Lukas Krämer 5d, Bernd Radmacher 4d, Marlon Welter 4d and Matthias Terwey 5d have qualified for the final round of the upcoming German Championship. They will join Franz-Josef Dickhut 6d, Johannes Obenaus 5d, Jun Tarumi 5d and Benjamin Teuber 6d in Darmstadt for the July 4-7 final.

In Germany the championship is divided in two rounds, a preliminary and a final round. The top 60 players in Germany are eligible for the preliminary round; this year 16 players from 3-5 dan showed up June 15-16 in Kassel to compete for four seats in the final, where Dickhut, Obenaus, Tarumi and Teuber were pre-seeded, based on the results of the previous championship.

Unfortunately Robert Jasiek 5d – who took first place in last year’s prelim – arrived to late to take part in the tournament due to train problems. After six rounds in a close field nobody was undefeated. Krämer, Radmacher and Welter managed to win five out of six games. The fourth seat is often decided on tiebreakers, and Matthias Terwey 5d must have been quite worried to have lost his first two games against 3-dans, but a winning streak in the following four rounds was enough to secure him a place in the final round. Some of the games will be broadcast on KGS.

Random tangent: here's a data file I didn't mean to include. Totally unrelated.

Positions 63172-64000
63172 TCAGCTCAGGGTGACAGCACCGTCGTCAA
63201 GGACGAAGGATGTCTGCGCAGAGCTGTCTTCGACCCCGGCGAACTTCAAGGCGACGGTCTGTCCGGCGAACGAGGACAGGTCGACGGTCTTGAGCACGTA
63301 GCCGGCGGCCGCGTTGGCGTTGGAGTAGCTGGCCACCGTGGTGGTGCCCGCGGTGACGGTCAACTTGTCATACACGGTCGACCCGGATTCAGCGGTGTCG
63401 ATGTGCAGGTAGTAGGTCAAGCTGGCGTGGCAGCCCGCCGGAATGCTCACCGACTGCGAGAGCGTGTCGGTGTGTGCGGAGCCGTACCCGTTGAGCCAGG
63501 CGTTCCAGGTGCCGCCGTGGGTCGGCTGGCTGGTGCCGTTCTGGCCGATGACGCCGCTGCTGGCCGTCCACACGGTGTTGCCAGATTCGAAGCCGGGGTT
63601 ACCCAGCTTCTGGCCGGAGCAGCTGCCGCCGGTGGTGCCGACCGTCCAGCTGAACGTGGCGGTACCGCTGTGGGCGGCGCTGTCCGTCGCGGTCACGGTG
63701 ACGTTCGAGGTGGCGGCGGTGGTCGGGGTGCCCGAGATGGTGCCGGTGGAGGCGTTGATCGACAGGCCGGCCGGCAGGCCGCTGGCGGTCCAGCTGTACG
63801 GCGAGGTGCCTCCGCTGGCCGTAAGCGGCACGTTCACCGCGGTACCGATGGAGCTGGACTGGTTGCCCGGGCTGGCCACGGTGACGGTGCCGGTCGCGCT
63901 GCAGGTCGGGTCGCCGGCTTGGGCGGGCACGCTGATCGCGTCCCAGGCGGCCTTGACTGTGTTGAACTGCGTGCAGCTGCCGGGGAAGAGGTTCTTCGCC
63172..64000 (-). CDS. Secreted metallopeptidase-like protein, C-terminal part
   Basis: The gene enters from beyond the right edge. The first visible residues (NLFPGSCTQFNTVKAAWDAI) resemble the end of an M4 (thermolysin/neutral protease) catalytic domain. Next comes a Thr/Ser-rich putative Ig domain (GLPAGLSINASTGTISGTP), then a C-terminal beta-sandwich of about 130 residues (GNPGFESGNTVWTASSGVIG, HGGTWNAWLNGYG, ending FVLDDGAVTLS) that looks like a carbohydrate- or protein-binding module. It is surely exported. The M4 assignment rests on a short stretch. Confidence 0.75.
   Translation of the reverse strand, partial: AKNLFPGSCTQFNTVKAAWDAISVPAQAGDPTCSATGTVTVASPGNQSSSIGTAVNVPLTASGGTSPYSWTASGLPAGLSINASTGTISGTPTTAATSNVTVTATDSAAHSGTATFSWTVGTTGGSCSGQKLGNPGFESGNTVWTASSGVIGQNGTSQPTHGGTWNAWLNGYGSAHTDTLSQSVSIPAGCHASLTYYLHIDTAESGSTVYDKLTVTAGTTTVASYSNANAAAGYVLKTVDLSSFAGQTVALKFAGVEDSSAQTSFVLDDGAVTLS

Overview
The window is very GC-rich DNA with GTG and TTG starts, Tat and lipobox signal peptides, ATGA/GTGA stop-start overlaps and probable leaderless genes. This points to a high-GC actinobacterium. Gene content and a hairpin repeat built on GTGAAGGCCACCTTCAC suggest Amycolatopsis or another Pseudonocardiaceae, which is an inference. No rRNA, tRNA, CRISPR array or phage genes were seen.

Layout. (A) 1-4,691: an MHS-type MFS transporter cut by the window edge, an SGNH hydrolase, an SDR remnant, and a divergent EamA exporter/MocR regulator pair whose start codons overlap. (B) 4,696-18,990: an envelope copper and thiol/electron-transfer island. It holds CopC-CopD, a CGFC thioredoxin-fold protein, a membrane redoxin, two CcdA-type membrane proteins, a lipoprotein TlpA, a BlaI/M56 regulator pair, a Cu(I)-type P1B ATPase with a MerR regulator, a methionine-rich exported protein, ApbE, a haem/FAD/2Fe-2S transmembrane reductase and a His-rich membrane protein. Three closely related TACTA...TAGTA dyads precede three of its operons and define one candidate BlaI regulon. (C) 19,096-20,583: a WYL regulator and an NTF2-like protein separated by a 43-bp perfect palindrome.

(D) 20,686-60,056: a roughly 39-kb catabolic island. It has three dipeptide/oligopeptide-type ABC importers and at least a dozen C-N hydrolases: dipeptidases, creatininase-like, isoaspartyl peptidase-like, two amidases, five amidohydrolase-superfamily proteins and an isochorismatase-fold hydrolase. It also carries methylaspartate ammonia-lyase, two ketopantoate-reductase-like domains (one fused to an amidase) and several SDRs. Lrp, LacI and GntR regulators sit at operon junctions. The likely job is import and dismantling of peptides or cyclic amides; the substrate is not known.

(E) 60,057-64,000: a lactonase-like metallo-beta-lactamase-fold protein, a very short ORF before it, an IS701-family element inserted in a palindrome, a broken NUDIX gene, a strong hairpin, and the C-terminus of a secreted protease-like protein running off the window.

- Jan Engelhardt, German Correspondent for the E-Journal. photo: Bernd Radmacher (left), Marlon Welter (right), Lukas Kraemer (middle)

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EuroGoTV Updates: Austria, Germany, Russia

Sunday June 23, 2013

2013 Championship of Privolzhskij Federal DistrictAustria: Seok-Bin Cho 8d dominated the June 15-16 Vienna International Go Tournament with Ondrej Silt 6d in second and Jan Hora 6d in third. Germany: At the Sanssouci-Go-Turnier in Potsdam (also June 15-16), Michael Budahn 3d bested Ji Lu 4d while Young-Sik Choi 2d placed third. Russia: Young Stepan Popov 3d (left) shone at the June 15-16 Privolzhskij Federal District tournament in Izhevsk. Behind him were Alexandr Matushkin 4d and Jurij Beljaev 3d.